• Subway Surfers — 750MB
  • 1945 Airforce — 850MB
  • Candy Crush — 350MB
  • Brawl Stars — 500MB
  • Minecraft — 800MB
  • Asphalt 9 — 800MB
  • Shadowgun Legends — 900MB
  • Elder Scrolls Blades — 950MB
  • Genshin Impact — 1.4GB
  • Chrome — 2.2GB
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Samsung Galaxy S21 Ultra vs Pixel 3 XL tests

Samsung and Google smartphones sit at the extremes of the spectrum. The S21 with the highest capacity, and the Pixel 3 XL with the lower one. The graphic below shows how the devices fared in the testing sessions. Along the bottom is the list of games in the order of launch. The blue line shows how much free RAM is available. The green line shows how much swap space was used.

The S21 Ultra shows the theory in its practical form. As the number of free RAMs decreases, the amount of swap space used increases. With 12 GB of RAM, the S21 Ultra was able to hold all the games in memory starting with Subway Surfers, then 1945 Air Force, right on through Minecraft, Elder Scroll Blades, and Genshin Impac. At the end of the test, no apps were killed off. To push things further, the tester ran Google Chrome and opened 12 tabs. As simple as this may sound, it eats 2.2 GB of Memory. After that, Android was finally forced to kill Minecraft.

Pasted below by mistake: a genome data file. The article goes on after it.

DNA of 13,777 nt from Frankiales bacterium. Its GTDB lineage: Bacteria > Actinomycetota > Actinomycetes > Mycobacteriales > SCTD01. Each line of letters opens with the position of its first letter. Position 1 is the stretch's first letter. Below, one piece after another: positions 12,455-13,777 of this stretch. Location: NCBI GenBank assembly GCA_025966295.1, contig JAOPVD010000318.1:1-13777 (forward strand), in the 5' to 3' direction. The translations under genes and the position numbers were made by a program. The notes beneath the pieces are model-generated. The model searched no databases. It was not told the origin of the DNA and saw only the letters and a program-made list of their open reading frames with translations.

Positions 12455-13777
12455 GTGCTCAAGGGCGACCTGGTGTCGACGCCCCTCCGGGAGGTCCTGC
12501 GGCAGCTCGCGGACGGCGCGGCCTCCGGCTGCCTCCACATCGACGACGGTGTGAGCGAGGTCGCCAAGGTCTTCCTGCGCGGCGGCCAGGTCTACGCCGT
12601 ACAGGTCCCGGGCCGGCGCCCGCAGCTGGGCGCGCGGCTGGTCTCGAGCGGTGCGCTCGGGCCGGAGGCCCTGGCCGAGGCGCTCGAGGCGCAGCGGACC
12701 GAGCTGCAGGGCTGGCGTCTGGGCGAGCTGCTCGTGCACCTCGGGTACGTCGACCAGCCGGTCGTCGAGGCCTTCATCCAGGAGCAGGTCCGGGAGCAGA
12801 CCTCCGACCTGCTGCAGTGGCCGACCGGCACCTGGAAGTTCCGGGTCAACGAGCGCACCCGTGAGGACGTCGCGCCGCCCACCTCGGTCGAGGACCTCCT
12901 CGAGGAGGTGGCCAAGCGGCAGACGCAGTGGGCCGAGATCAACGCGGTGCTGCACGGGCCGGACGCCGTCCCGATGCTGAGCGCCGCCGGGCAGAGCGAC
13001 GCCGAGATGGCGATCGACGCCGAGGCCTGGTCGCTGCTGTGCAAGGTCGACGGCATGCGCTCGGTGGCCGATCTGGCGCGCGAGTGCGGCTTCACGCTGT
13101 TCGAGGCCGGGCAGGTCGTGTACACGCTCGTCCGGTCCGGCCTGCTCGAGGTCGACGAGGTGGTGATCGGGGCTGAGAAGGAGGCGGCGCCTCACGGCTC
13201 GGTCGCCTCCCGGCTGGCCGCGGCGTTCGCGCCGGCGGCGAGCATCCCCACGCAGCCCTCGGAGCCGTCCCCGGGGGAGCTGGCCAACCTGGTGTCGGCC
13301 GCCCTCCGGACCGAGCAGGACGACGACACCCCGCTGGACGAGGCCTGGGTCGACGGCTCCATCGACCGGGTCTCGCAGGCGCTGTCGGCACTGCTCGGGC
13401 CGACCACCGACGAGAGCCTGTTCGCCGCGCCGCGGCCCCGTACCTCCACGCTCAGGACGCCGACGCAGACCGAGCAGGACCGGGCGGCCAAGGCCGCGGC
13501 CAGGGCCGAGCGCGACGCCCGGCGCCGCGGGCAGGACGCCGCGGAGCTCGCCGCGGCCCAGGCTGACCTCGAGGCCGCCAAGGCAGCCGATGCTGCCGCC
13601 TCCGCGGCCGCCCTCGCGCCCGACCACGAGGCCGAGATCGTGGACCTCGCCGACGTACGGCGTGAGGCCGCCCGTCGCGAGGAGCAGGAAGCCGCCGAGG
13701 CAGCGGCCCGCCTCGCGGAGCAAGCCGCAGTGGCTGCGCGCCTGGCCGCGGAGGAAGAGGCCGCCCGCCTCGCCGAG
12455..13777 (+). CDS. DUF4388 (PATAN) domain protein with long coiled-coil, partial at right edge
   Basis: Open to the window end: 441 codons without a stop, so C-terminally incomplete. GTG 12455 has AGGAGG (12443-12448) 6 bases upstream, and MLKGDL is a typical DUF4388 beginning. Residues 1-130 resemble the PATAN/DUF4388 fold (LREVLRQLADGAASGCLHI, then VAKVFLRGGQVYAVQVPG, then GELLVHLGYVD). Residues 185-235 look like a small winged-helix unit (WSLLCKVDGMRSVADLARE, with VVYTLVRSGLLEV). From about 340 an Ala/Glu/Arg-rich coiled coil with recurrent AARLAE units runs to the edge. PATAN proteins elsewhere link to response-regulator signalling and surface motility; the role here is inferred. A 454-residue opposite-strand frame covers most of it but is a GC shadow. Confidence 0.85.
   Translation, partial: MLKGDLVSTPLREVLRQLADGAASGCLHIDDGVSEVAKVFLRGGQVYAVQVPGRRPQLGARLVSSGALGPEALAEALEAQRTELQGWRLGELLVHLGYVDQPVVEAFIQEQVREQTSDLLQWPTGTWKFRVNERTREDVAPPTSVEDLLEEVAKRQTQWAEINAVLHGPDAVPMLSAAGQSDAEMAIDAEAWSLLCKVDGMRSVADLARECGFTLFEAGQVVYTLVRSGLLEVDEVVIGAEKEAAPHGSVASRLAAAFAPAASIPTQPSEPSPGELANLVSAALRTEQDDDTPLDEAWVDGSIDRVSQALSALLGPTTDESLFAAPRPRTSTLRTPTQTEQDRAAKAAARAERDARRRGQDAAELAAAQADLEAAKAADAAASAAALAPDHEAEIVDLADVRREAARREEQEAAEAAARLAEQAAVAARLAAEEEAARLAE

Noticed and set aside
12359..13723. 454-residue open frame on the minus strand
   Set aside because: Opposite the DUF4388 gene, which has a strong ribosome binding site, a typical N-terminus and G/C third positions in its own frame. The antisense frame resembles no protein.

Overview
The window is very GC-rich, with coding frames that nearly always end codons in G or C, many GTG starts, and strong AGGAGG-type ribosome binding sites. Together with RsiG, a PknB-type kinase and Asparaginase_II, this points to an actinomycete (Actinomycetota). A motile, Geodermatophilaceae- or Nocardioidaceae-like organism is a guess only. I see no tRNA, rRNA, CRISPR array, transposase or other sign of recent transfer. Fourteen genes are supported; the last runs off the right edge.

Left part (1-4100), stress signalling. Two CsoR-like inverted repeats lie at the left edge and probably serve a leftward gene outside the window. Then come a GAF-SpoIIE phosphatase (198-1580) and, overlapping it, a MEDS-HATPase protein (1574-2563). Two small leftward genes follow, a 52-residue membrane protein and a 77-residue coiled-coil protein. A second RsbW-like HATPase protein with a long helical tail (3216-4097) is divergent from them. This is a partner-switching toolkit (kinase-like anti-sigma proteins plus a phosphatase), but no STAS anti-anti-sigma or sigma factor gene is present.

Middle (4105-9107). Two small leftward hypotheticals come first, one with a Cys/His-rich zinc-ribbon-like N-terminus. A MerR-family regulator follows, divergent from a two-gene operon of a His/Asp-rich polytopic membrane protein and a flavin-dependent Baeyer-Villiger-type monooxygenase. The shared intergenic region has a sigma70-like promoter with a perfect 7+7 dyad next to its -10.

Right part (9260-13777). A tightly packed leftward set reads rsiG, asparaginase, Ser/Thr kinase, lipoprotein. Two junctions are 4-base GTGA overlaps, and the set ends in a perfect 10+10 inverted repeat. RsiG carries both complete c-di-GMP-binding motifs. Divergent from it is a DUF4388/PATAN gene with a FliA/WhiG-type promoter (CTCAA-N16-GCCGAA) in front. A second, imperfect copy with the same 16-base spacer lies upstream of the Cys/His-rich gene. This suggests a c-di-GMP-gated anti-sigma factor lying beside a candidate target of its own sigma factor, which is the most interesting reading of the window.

The Pixel 3 XL, was nearly a disaster while trying the same stuff. The device was able to hold three games in RAM simultaneously: Subway Surfers, 1945 AirForce, and Candy Crush. Once the tester ran Brawl Stars, Subway Surfers was killed off and removed from memory.

OnePlus 9 Pro

The OnePlus 9 Pro used in the tests had 8 GB of RAM. Interestingly, the device also includes the company’s RAMBoost feature. It tries to make memory management smarter. It analyzes the usage and tries to keep apps you use frequently in memory and kill off the apps that you don’t use often. The feature will even try to preload certain apps if it determines that you will use them soon. To properly test the handset, the tester compared the use with RAMBoost on and off.